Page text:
If $n$ is composite then $\phi(n) < n-1$ (Euler's totient function) hence there must be one or more divisors of $n-1$ which do not divide $\phi(n)$. For lack of a better terminology, let us call these divisors as non-totient divisors. While studying non-totient divisors, I made the following observation:

Claim : A composite number of the form $6k + 1$ has at least four non-totient divisors.

I am looking for a proof or disproof of this claim. I have verified the claim for $n < 10^6$.

Note: As Gerry pointed out, the same has been posted in Math Stack Exchange

  • 1
    $\begingroup$ To make sure I understand: a non-totient divisor of $n$ is a divisor of $n-1$ not dividing $\phi(n)$, right? $\endgroup$ – Wojowu Jul 29 '16 at 14:09
  • $\begingroup$ Yup that is right $\endgroup$ – Stacker Jul 29 '16 at 16:41
  • 2
    $\begingroup$ Also posted to math.stackexchange.com/questions/1874236/… with no notice to either site. $\endgroup$ – Gerry Myerson Jul 30 '16 at 5:51

The claim is true. Here is the proof, in several steps.

Proposition 1: Let $n = 6k + 1$ be composite. If $n$ has less than three non-totient divisors (NTD for short), then $n$ falls in one of the two cases:

A. The number $n$ is of the form $3 \times 2^m + 1$ and satisfies $\phi(n) = 3 \times 2^{m - 1}$;

B. The number $n$ is of the form $2 \times 3^m + 1$ and satisfies $\phi(n) = 2 \times 3^{m - 1}$ or $4 \times 3^{m - 1}$.


Let $n = 6k + 1$ be composite and having at most two NTDs. Immediately $6k$ is one of the NTDs. Moreover, we note that either $3k$ or $2k$ is NTD. In fact, if none of them is NTD, then both of them divides $\phi(n)$, which forces $\phi(n) = 6k$.

Hence exactly one of $3k$ and $2k$ is NTD, and the other is not. There are thus two cases:

  1. $2k$ is NTD and $3k$ is not NTD. Then $3k$ should divide $\phi(n)$, which implies $\phi(n) = 3k$. Let $2^m$ be the highest power of $2$ dividing $6k$. Then obviously $2^m$ is also NTD. Consequently $2k = 2^m$, which is our case A.

  2. $3k$ is NTD and $2k$ is not NTD. We then have $\phi(n) = 2k$ or $\phi(n) = 4k$. In both cases, let $3^m$ be the highest power of $3$ dividing $6k$. Then $3^m$ is also NTD, hence $3k = 3^m$, which is our case B.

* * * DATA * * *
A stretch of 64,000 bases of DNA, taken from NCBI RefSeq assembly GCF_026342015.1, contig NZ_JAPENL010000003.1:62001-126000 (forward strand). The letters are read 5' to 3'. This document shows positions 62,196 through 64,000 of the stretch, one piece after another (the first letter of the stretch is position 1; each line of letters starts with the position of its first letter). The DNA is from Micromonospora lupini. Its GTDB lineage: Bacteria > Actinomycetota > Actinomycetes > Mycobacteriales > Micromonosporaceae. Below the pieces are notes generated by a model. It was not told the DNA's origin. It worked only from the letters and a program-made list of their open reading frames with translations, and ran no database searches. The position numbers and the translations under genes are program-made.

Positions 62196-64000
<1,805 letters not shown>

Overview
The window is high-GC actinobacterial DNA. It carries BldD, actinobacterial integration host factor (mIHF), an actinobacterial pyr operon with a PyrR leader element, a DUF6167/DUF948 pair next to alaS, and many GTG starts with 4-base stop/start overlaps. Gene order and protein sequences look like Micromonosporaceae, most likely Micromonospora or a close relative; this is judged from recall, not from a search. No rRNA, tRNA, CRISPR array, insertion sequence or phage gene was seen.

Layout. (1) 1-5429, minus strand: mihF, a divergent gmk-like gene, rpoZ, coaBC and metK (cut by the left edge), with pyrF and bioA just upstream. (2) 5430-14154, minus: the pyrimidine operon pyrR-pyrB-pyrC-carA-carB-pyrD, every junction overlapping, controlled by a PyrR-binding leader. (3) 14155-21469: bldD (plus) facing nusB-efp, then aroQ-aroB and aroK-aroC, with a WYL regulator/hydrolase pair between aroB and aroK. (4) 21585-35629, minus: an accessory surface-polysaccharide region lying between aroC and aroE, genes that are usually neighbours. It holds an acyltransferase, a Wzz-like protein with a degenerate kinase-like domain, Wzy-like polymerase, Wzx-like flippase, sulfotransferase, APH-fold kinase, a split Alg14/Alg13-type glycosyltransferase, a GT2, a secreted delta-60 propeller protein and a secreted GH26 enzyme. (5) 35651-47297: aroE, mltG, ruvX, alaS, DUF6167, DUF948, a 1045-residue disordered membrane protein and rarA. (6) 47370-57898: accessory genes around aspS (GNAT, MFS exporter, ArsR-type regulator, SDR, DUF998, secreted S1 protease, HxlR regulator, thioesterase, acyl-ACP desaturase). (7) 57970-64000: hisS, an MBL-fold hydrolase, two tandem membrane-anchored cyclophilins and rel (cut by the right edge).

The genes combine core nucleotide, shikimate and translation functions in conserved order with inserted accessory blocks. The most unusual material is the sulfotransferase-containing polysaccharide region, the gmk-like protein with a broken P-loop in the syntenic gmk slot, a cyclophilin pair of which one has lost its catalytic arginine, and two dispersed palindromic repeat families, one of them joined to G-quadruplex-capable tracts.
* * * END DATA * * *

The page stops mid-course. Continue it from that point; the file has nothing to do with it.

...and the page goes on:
Proposition 2: The case B in Proposition 1 does not exist.


If $n$ is an example of the above case B, then $n$ is prime to $2$ and $3$, and there are at most two different prime divisors of $n$. Hence we have: $$\frac{2}{3} > \frac{\phi(n)}{n} = \prod_{p \mid n}\left(1 - \frac{1}{p}\right) \geq \frac{4}{5} \cdot \frac{6}{7} = \frac{24}{35},$$ a contradiction.

Now it remains the case A. In the rest of this post, we will prove the

Proposition 3: The case A in Proposition 1 does not exist.


Assume that $n$ is an example of the above case A.

Firstly, the number $n$ is square-free. This is simply because $n$ is prime to $2$ and $3$, which are the only prime divisors of $\phi(n)$.

In view of the form of $\phi(n)$, we may write $n$ as a product: $n = p_0 \cdot p_1 \cdots p_t$, where $p_0 = 3 \times 2^{r_0} + 1$ and $p_i = 2^{r_i} + 1$ for $i = 1,\cdots,t$. Without loss of generality, assume that the sequence $r_1, \cdots, r_t$ is strictly increasing.

For every $i > 0$, since $p_i$ is a Fermat prime number, we know that $r_i$ is a power of $2$. In particular, we have $r_i \geq 2r_1$ for every $i\geq 2$.

Let $r$ be the mininum of $r_0$ and $r_1$, and look at the identity $$3 \times 2^m + 1 = (3 \times 2^{r_0} + 1)(2^{r_1} + 1) \cdots (2^{r_t} + 1).$$ Modulo $2^{r + 1}$, we see that the only possibility is $r_0 = r_1 = r$. The product $p_0 p_1$ is then equal to $1 + 2^{r + 2} + 3 \times 2^{2r}$.

If $r \geq 3$, modulo $2^{r + 3}$ yields immediately a contradiction, since every $r_i$ is at least $2r$ for $i \geq 2$. Also, $r = 1$ is not possible, since $2^1 + 1 = 3$.

Hence the only possibility is $r = 2$, $p_0 = 13$, $p_1 = 5$. Looking at $r_2$: if $r_2 = 4$, modulo $32$ gives contradiction; if $r_2 \geq 8$, modulo $128$ gives contradiction.

This concludes the proof of the original claim.

  • $\begingroup$ Is ABC 'conjecture' (depending on the status of Mochizuki's claimed proof) anyhow involved here? $\endgroup$ – Sylvain JULIEN Jul 29 '16 at 14:42
  • $\begingroup$ @SylvainJULIEN I have edited the post and now it contains a complete proof. The ABC conjecture is not the same story: it does not involve an arithmetic function such as $\phi$ here. $\endgroup$ – WhatsUp Jul 29 '16 at 14:57

Your Answer

By clicking "Post Your Answer", you acknowledge that you have read our updated terms of service, privacy policy and cookie policy, and that your continued use of the website is subject to these policies.

Not the answer you're looking for? Browse other questions tagged or ask your own question.